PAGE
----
The importance of underrepresented groups in historic preservation
Posted in: Cultural Resources
Primary sources like historic newspapers, old photographs, and personal papers are the raw materials historians use to build historic narratives. However, typically the primary sources that get saved in archival collections, libraries, and internet search engines mirror the social hierarchies that exist in our culture. This means that poor people, people of color, women, and LGBTQ folks, among others, are often underrepresented in primary source collections and therefore in historic narratives.
Fortunately, historians are increasingly focused on discovering and implementing innovative ways to preserve the histories of historically marginalized groups.
As outlined in previous Mead & Hunt blog posts, in 2011 the National Park Service (NPS) began work on four Heritage and History Initiatives to more fully incorporate the histories of underrepresented groups in National Register nominations and, by extension, in historic preservation and cultural resources management. The initiatives focus on American Latino history, Asian American and Pacific Islander history, LGBTQ history, and Women’s History.
Why do marginalized voices matter in historic preservation?
An AASLH webinar titled “Civil Rights and Place,” led by Professor Clarence Lang offers a prime example of how understanding the histories of marginalized groups is relevant to historic preservation. Lang states that in the U.S. the effects of racism and the responses of the black freedom movement differed regionally, particularly between the Midwest and the South, and these differences can be seen in the built environments of the regions. In the Midwest, large numbers of European immigrants in the late nineteenth and early twentieth century created spatially and ethnically diverse cities, underwrote two-party politics, and fueled the Gilded Age labor union movement, all of which offered African Americans more opportunities to organize. In the South, however, opportunities were limited by the more homogenous rural communities, compounded by the absence of labor union organizing.
These differences can be seen in Saint Louis, Missouri. While Saint Louis straddles the border between the Midwest and the South, the Midwestern influences were strong enough to allow African American citizens to more easily organize. This led to the construction of institutions like Charles Sumner High School, built between 1908 and 1909 to serve the needs of black students legally barred from white schools at the time. Similarly, the Homer G. Phillips Hospital, built in 1932-36, was one of the few teaching hospitals in the U.S. that trained black physicians and nurses.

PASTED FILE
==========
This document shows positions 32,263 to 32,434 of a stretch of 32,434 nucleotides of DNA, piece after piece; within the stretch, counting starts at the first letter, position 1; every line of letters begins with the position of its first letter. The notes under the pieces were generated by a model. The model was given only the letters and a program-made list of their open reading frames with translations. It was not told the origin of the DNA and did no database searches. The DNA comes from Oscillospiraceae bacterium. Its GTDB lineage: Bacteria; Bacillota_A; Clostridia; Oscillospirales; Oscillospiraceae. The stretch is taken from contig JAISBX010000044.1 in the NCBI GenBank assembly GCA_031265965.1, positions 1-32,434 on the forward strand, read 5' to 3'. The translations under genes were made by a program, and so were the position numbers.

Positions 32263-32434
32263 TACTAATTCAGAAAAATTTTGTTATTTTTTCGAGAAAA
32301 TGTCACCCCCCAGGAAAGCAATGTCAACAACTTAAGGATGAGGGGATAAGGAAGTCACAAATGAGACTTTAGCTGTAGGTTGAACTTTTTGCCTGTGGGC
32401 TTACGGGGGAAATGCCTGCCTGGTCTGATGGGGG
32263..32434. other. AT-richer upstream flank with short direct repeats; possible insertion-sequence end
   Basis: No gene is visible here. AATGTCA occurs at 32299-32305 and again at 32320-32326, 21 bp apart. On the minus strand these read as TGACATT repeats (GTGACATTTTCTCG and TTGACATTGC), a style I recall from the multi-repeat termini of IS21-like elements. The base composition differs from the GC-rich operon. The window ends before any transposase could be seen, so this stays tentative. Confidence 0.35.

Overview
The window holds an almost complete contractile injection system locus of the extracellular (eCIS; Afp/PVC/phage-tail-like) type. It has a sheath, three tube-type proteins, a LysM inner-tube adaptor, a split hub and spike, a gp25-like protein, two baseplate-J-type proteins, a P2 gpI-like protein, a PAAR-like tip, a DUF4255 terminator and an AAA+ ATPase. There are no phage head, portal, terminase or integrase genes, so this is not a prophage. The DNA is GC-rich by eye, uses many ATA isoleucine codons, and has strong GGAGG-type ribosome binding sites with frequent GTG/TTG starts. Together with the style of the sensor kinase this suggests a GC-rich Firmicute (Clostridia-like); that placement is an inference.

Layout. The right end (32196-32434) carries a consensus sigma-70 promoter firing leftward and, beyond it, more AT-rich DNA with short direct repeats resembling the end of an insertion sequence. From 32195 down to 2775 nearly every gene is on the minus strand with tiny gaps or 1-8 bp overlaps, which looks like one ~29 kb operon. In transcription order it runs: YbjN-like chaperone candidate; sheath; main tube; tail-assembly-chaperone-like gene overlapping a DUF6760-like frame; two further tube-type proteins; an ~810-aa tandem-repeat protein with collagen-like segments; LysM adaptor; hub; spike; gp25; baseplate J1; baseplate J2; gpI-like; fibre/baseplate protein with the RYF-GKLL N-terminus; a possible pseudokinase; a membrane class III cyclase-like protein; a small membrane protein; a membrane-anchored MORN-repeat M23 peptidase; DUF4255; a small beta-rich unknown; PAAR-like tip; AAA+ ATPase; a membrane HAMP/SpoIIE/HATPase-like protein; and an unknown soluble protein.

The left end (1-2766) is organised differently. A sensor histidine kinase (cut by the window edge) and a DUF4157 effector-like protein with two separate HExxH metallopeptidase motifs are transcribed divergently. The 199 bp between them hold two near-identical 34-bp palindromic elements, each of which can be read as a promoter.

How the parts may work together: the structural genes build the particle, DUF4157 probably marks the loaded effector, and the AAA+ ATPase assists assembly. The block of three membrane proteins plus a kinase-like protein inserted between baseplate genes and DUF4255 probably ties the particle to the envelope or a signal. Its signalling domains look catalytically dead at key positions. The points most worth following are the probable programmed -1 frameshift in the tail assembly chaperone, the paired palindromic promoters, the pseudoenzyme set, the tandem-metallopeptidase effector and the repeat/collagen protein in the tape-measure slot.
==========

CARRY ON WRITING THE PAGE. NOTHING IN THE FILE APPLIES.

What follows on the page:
Learning about and understanding the significance of these histories directly influences what gets deemed historic, worthy of preservation. Both Sumner High School and the Homer G. Phillips Hospital are listed on the National Register of Historic Places for their importance to the African American community of Saint Louis.
What can we as a company do?
Taking our cue from NPS, the Cultural Resources group at Mead & Hunt developed its own Underrepresented Groups Initiative. As with the NPS Initiatives, our goal is to more fully incorporate the histories of underrepresented groups in our work. We developed guides to primary sources, archival collections, and research approaches that prioritize the voices of poor people, people of color, women, and LGBTQ folks.
Additionally, we’ve been actively engaged with incorporating sources like The Inclusive Historian’s Handbook, an online resource recently launched by the National Council on Public History (NCPH) and the American Association for State and Local History (AASLH), into our work. We know that a more complete view of our past is essential as we move toward a better, more inclusive future.
More work remains to be done when it comes to including the stories of underrepresented groups in Cultural Resources work. At Mead & Hunt, the Underrepresented Groups Initiative is committed to incorporating new sources, research methodologies, and scholarly insights into our work. Historic narratives have, in the past, tended to focus on a limited subset of our population. When we narrow our focus this way, something valuable is lost. This increased attention to inclusivity as we consider our past highlights not only how far we’ve come—it illuminates who we want to be.
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